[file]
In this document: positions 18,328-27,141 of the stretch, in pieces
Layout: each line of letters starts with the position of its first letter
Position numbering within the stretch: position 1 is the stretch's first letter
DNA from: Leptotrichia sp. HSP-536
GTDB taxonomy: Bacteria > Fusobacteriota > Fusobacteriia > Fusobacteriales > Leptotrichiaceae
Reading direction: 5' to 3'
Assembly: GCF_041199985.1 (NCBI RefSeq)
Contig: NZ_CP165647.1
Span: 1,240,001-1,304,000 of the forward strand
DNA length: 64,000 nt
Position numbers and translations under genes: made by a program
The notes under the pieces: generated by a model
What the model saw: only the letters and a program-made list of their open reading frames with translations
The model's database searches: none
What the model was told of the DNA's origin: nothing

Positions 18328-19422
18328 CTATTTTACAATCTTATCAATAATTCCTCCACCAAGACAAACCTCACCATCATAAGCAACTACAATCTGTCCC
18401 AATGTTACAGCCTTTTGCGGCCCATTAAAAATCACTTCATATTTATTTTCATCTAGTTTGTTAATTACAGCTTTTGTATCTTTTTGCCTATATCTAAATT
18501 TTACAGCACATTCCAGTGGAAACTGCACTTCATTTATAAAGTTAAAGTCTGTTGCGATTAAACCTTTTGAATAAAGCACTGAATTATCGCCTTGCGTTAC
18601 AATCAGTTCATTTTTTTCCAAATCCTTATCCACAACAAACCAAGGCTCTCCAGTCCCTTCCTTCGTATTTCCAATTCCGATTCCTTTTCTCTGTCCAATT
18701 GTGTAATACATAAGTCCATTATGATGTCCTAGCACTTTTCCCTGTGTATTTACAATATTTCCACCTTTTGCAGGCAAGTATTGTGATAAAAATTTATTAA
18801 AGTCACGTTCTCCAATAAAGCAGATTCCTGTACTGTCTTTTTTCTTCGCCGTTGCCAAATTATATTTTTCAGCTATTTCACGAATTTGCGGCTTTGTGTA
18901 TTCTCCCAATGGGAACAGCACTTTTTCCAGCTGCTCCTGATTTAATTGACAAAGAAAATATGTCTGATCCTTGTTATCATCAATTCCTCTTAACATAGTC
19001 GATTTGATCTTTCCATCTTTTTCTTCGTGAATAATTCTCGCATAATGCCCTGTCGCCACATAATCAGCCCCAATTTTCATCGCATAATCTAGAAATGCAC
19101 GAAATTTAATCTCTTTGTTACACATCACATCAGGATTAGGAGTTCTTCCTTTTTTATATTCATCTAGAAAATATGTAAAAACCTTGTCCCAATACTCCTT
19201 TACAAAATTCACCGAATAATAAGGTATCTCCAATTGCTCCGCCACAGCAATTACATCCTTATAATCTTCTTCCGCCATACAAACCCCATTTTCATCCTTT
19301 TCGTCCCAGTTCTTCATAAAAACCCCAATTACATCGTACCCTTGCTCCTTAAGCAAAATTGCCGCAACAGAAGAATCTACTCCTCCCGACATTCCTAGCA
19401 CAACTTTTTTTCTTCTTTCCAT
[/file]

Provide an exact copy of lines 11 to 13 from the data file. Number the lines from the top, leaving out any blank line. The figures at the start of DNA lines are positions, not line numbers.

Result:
Position numbers and translations under genes: made by a program
The notes under the pieces: generated by a model
What the model saw: only the letters and a program-made list of their open reading frames with translations